EAST AND WEST /BOOK
BY VISHNU DASS
In Ayurvedic Herbology, Ayurvedic practitioner Vishnu Dass does a remarkable service to the tradition of Ayurveda and the
study and practice of herbal medicine.
Without straying from its traditional roots,
he elucidates the principles and practices of
Ayurveda which both honor the power of
its Sanskritic terms without making them
too daunting for the average Westerner
who wants to imbibe the wisdom that
Ayurveda provides. His presentation of the
principles and practices of Ayurveda, from
lifestyle changes through to the deeper levels of Ayurvedic healing wisdom, shows a
sensitivity to the daily and spiritual dimensions of Ayurveda.
Within his discussion on herbs from both
East and West, he does one thing that few
herbology books do: he explains each
herb, its components, properties, uses, and
actions. So often, listings of herbs are presented without clear methods to combine
them and prepare them for administration.
Rather than hoarding this wisdom in his
own hand, he extends it openly and freely
in keeping with the vision and grace of the
Ayurvedic Lord of healing Dhanvantari.
This is especially evident in the practical
and easy to create formulas he offers for
the most common complaints.
The result is a rich and generous book; a
treasure for Ayurvedic students and practitioners as well as an invaluable source for
classifying the herbs of Western herbology
for their most efficacious use.
Reviewed by Robert Sachs, co-author with Melanie Sachs
of Ayurvedic Spa and author of Tibetan Ayurveda: Health
Secrets from The Roof of The World.
FROM THE GITA TO
THE GRAIL /BOOK
BY BERNIE CLARK
CARDINAL PUBLISHERS GROUP
Featuring Buddha, Zeus, Shiva, Aphrodite,
Krishna, King Arthur and many others,
how could From the Gita to the Grail be
anything but fascinating? Author Bernie
Clark’s tome-like work is an excellent introduction to mythology, religion, and
teachings. As he states in the preface, “This
is a book about stories and myths for
people who love stories and love to understand what the stories mean deep inside.”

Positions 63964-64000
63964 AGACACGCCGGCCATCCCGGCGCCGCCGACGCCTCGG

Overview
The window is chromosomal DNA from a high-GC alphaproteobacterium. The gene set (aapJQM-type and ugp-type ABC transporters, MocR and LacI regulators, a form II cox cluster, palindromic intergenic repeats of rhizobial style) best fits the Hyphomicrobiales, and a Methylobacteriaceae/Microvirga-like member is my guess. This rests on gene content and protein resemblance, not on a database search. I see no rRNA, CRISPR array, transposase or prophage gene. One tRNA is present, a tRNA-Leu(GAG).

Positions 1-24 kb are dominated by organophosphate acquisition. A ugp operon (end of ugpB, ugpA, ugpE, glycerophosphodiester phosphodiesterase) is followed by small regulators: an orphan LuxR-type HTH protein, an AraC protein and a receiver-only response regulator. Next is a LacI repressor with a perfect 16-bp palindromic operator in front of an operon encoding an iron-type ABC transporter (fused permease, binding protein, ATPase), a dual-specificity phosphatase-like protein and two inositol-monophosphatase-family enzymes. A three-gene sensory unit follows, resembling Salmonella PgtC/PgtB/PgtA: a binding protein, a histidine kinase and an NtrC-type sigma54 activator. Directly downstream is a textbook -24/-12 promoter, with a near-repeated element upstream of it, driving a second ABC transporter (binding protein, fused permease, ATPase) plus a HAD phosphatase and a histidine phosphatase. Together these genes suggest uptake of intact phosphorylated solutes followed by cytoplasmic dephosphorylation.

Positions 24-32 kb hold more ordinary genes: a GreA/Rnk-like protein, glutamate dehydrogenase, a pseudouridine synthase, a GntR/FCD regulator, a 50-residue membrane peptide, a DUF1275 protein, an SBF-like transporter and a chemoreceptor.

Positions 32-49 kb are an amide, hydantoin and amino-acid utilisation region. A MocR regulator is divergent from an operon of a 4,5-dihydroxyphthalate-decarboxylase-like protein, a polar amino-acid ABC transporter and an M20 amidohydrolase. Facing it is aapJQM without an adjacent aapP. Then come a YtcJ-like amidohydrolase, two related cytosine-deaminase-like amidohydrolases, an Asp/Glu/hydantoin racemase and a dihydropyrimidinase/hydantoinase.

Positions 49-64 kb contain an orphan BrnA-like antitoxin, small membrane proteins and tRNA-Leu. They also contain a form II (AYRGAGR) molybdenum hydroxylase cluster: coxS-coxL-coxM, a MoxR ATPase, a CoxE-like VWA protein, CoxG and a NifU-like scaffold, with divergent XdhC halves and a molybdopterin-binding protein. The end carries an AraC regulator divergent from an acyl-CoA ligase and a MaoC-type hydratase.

By collating stories from East to West—
from the epic Indian poem, Mahabharata,
to Dante’s Divine Comedy—Clark explains the nature and history of myths.
He retells the stories in a “modern, folksy
vernacular,” describes how myths shape
culture and society (impacting the internal
“maps” that guide people through life),
and calls for a new wave of myths. The
reader is indirectly asked: Do the stories
you tell yourself serve you? Could others
be more useful? In turn, the myths presented here provide different perspectives
and provoke thought.
Clark draws upon the teachings of psychotherapist Carl Jung and the 20th century mythologist Joseph Campbell, whose
assertion of the four functions of myths
influences the book’s sections: Cosmological, Social, Psychological, and Mystical. Of the twenty-plus chapters, I most
enjoyed “The Creation of All Things” and
“Myths of Love.”
This book will appeal to yoga practitioners, budding anthropologists, travelers,
history buffs, and storytellers. For me, it’s
become a bookshelf staple.
Reviewed by Marina Chetner, a freelance writer and Managing Editor of Find Bliss Los Angeles. Findbliss.com
THE BOOK OF FORGIVING:
THE FOURFOLD PATH FOR
HEALING OURSELVES AND
OUR WORLD /BOOK
BY DESMOND TUTU AND
Forgiveness. It’s easy to talk about; not so
easy to accomplish. Desmond Tutu knows
something about the subject.
In The Book of Forgiving, Desmond Tutu,
Nobel Peace Prize winner and human
rights activist, together with his daughter,
Mpho A. Tutu, an Episcopal priest, outline
a powerful fourfold path to forgiveness.
The four steps in this process are: Telling the Story, Naming the Hurt, Granting
Forgiveness, and Renewing or Releasing
the Relationship. Each chapter concludes
with a summary, meditation, visualization,
stone ritual, and journal exercise. “Each of
us stands at one moment as the one who
has been hurt and at the next moment as
the one who is inflicting the hurt…. We all
cross these lines often.” In this truth, we
are invited on a healing journey to forgive
others and to forgive ourselves.
In my favorite part of the book, Growing
Through Forgiveness, Desmond states,
“Growth happens through obstacles and
only with resistance. A tree must push up
against the dirt, the solid resistance of the
ground, in order to grow.” He asks us to
push through our own dirt and resistance;
if we try to circumvent the process, a part
of us does not grow as it should. We are
assured that each act of forgiveness builds
upon the next. We move toward wholeness and we bring peace to the world and
to ourselves in the process.
Reviewed by Claudia Micco, a Maui-based Yoga teacher
who is the wellness coordinator at the Ritz Carlton Kapalua
Spa and Fitness Center.
MEDIA [ reviews ]